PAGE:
• Cluster data application 122 performs operations associated with creating cluster data 126 from data stored in data matrix 124. Cluster data application 122 can automatically select relevant variables from data stored in data matrix 124, determine a best number of clusters into which to segment the data stored in data matrix 124, define composite clusters, assign observations to the defined composite clusters, and present a visualization of the defined composite clusters. The created cluster data 126 may be used to perform various data mining functions and to support various data analysis functions as understood by a person of skill in the art. Some or all of the operations described herein may be embodied in cluster data application 122. The operations may be implemented using hardware, firmware, software, or any combination of these methods. Referring to the example embodiment of FIG. 1, cluster data application 122 is implemented in software (comprised of computer-readable and/or computer-executable instructions) stored in computer-readable medium 108 and accessible by processor 110 for execution of the instructions that embody the operations of cluster data application 122. Cluster data application 122 may be written using one or more programming languages, assembly languages, scripting languages, etc.
  • Cluster data application 122 may be implemented as a Web application. For example, cluster data application 122 may be configured to receive hypertext transport protocol (HTTP) responses and to send HTTP requests. The HTTP responses may include web pages such as hypertext markup language (HTML) documents and linked objects generated in response to the HTTP requests. Each web page may be identified by a uniform resource locator (URL) that includes the location or address of the computing device that contains the resource to be accessed in addition to the location of the resource on that computing device. The type of file or resource depends on the Internet application protocol such as the file transfer protocol, HTTP, H.323, etc. The file accessed may be a simple text file, an image file, an audio file, a video file, an executable, a common gateway interface application, a Java applet, an extensible markup language (XML) file, or any other type of file supported by HTTP.
  • Data matrix 124 may organized to include a plurality of rows and one or more columns. The rows of data matrix 124 may be referred to as observations or records and the columns, representing variables, associated with an observation may be referred to as data points for the observation. Of course, in an alternative embodiment, data matrix 124 may be transposed and may be organized in other manners. Data matrix 124 may be stored in various compressed formats such as a coordinate format, a compressed sparse column format, a compressed sparse row format, etc.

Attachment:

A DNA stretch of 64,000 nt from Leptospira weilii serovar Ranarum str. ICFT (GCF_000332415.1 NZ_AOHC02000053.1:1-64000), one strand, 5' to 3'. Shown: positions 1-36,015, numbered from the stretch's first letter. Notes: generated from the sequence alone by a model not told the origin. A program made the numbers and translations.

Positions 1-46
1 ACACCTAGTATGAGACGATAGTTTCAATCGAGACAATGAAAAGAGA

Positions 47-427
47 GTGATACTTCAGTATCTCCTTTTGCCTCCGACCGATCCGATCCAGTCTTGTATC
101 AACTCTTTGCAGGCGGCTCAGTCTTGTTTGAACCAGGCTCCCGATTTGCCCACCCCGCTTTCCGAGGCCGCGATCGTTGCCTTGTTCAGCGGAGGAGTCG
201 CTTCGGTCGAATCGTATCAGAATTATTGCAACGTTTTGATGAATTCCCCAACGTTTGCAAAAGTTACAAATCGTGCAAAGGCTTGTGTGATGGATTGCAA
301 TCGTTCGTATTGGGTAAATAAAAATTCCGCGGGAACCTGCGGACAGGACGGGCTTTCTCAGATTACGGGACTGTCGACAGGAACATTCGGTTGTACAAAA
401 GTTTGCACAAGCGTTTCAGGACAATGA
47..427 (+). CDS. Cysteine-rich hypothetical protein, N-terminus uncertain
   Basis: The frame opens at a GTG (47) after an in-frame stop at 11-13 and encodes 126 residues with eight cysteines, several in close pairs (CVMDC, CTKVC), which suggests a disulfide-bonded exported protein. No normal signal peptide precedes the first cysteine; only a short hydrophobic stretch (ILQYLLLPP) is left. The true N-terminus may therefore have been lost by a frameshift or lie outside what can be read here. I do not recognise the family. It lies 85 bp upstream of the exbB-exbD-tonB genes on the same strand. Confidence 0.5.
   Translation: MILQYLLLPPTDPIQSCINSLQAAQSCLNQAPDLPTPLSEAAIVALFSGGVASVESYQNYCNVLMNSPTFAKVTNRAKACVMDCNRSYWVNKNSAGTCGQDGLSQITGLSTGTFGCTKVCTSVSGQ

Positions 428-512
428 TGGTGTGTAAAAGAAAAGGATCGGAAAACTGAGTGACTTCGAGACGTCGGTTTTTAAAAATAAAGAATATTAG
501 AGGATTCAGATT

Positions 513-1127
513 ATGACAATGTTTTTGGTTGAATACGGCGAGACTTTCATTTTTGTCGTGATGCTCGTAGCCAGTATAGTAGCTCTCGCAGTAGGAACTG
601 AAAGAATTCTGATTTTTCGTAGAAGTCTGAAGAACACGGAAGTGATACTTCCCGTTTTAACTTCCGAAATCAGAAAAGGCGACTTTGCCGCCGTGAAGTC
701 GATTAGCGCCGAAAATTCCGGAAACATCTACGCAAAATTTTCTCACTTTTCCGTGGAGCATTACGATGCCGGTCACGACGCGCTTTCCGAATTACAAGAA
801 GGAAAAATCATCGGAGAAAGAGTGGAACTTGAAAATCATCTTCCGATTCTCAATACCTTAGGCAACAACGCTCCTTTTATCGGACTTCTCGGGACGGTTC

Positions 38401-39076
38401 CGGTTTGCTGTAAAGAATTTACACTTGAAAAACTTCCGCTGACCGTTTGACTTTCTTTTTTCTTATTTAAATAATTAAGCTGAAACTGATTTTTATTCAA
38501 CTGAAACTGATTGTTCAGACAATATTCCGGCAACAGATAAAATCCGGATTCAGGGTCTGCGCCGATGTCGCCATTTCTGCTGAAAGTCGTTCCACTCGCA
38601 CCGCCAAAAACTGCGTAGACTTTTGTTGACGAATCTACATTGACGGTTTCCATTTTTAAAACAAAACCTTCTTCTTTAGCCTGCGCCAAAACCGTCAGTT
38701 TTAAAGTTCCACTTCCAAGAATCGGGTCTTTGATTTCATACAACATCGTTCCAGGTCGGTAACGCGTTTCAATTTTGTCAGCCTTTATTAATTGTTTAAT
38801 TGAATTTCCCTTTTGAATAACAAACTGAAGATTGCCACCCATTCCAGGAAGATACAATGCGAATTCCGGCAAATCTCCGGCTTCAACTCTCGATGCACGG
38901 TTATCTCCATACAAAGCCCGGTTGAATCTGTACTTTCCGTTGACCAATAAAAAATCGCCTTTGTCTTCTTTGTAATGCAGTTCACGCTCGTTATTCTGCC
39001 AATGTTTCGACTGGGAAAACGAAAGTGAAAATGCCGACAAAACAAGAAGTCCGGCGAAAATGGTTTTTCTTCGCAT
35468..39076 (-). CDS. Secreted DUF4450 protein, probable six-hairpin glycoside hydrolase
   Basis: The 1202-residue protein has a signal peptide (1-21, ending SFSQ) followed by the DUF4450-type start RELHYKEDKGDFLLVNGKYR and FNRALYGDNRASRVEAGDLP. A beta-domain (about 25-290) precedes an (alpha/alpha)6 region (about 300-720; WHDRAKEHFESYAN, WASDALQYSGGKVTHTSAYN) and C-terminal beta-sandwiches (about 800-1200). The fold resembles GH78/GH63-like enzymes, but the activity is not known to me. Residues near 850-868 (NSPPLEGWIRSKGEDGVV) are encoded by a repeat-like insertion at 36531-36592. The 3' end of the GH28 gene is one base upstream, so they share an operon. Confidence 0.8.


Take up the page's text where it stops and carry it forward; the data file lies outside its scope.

• The data stored in data matrix 124 may include any type of content represented in any computer-readable format such as binary, alphanumeric, numeric, string, markup language, etc. The content may include textual information, graphical information, image information, audio information, numeric information, etc. that further may be encoded using various encoding techniques as understood by a person of skill in the art. Data matrix 124 may be stored in computer-readable medium 108 or on one or more other computing devices, such as on distributed systems 132, and accessed using communication interface 106. Data matrix 124 may be stored using various formats as known to those skilled in the art including a file system, a relational database, a system of tables, a structured query language database, etc. For example, data matrix 124 may be stored in a cube distributed across a grid of computers as understood by a person of skill in the art. As another example, data matrix 124 may be stored in a multi-node Hadoop® cluster, as understood by a person of skill in the art. Apache™ Hadoop® is an open-source software framework for distributed computing. Apache Spark™, an engine for large-scale data processing may also be used.